Turney was foundation Dean of Education at the University of Sydney. He was a researcher who in thirty-five years managed to catalogue much of Australia's history of Education. As an administrator he oversaw the merging of Sydney's Teacher's College with the University of Sydney Faculty of Education.
In 1949, graduating from Fort St High School, Turney would have been considering which academic career he would pursue. Fort St had a reputation, at the time, of one of NSW's top academic schools, although it was public. Many of his friends would have gone to further study at a university.
His choice of Primary education, which in NSW is from ages five to eleven, or grades kindergarten to year six, did not lack academic rigor. His ability to teach, his skill, was recognized early, and he was appointed to Haberfield Demonstration School in 1953. Demonstration schools were places where Universities and Colleges of Advanced Education would send their students to witness teacher praxis. Turney's efforts were further recognized as he was appointed lecturer in Education at Sydney's Teacher's College and made Commonwealth Research Scholar in 1956.
Teachers in NSW, at the time, did not require a university degree to teach. After nine years of teaching, Turney enrolled at Sydney University, graduating with first class honors for his BA, then first class honors for his M.Ed. In 1964, Turney enrolled in a Ph.D. program for a study in the history of early educational endeavour. Part of his post doctoral work would examine the history of Education in Australia.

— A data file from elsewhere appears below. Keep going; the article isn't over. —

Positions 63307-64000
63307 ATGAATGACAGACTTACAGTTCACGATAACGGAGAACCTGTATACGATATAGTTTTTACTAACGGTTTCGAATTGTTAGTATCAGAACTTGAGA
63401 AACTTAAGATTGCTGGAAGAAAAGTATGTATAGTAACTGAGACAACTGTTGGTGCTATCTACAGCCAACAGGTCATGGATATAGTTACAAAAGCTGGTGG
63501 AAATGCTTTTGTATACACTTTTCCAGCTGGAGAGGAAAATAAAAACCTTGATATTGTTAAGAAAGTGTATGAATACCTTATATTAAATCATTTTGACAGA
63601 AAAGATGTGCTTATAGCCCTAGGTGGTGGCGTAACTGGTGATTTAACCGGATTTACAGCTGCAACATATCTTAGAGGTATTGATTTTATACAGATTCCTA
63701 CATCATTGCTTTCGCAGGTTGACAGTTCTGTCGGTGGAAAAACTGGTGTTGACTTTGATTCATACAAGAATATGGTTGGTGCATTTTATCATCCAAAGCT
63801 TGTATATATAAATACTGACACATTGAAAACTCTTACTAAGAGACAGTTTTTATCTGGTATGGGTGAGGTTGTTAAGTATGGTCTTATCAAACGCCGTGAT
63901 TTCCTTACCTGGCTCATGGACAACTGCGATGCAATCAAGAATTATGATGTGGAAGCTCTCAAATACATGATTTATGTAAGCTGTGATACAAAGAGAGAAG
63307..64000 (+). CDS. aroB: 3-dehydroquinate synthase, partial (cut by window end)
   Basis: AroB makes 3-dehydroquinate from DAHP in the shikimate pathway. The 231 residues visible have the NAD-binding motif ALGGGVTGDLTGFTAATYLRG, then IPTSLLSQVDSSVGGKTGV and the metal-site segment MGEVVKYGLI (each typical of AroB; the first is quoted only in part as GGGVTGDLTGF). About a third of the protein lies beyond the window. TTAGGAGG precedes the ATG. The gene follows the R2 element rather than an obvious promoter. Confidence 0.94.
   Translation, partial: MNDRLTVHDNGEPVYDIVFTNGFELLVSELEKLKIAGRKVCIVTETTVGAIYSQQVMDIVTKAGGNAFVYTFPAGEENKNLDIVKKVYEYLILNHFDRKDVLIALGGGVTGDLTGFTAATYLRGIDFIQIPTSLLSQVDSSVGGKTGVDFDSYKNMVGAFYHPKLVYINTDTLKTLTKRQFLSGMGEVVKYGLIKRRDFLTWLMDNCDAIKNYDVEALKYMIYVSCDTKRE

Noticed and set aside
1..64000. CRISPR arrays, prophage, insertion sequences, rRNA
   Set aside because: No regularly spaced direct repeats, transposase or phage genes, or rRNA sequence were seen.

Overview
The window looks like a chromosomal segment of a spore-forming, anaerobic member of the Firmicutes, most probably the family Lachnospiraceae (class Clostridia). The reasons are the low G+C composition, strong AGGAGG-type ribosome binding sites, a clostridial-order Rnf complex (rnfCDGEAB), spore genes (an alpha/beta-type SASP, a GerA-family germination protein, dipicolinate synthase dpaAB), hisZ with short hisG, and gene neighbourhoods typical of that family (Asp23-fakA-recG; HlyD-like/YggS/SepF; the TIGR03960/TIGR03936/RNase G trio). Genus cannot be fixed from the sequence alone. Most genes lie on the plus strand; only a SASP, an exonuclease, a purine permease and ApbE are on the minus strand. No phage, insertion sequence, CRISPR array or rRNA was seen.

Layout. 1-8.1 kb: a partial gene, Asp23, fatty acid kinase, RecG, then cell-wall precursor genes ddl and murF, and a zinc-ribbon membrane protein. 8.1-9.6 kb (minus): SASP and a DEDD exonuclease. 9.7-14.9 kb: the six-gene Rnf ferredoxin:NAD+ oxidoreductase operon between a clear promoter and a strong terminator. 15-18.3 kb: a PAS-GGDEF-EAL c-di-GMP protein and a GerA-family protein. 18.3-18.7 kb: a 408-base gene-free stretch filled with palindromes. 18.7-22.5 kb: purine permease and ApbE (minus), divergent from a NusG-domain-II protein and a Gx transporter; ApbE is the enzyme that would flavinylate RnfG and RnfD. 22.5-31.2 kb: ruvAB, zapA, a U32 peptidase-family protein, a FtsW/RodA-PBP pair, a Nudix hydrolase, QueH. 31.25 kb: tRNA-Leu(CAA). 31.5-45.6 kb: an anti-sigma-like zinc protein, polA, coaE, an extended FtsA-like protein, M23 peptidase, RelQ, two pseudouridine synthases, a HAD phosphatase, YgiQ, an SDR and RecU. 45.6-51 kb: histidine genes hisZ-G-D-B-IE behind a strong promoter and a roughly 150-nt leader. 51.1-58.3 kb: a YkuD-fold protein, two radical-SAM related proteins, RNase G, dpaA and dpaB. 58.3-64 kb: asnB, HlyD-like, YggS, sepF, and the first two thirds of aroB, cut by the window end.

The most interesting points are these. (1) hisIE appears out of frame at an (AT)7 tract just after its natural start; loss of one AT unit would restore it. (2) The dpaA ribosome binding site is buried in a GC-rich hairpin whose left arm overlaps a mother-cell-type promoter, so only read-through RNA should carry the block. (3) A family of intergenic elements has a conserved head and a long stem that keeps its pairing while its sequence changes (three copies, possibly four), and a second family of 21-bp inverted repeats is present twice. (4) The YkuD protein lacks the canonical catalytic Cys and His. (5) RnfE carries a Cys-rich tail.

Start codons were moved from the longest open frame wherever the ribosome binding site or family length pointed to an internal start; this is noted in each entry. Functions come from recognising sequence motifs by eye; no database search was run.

Turney was appointed Senior Lecturer at Sydney University in 1966, and Associate Professor in 1973. By 1976, Turney was Appointed Professor of Education 'head of the School of Teaching and Curriculum Studies.' During the early seventies, Turney had Edited and co-authored the Sydney Micro Skills Handbook and its accompanying videos. Part of a national re-evaluation of teaching and teacher education, these publications had a major influence on practice in teacher education, in Australia and internationally.
A restructure of the Education Sector in 1986, Had Sydney University promote its Education Department to a full Faculty. The Department had had more researchers than other faculties. Also, Sydney College of Education merged with the faculty. Turney was foundation Dean during this time.
In 1994, with failing health, Turney was made Emeritus Professor Education. He continued his research, and in 2003 was awarded the Sydney University Honorary Doctorate of Letters. He died in 2005, survived by his wife, Roslyn, and two daughters, Jennifer and Catherine.
- Pioneers of Australian Education edited and contributor
- 1989 Grammar: The History of Sydney Grammar School
- History of the University of Sydney, Australia's First
- History of Sydney Teachers College
- History of Teacher Education at Balmain and Kuring-gai Colleges
- William Wilkins: His Life and Work
- Cliff Turney and Judy Taylor, To Enlighten Them Our Task, Sydmac Academic Press, 1996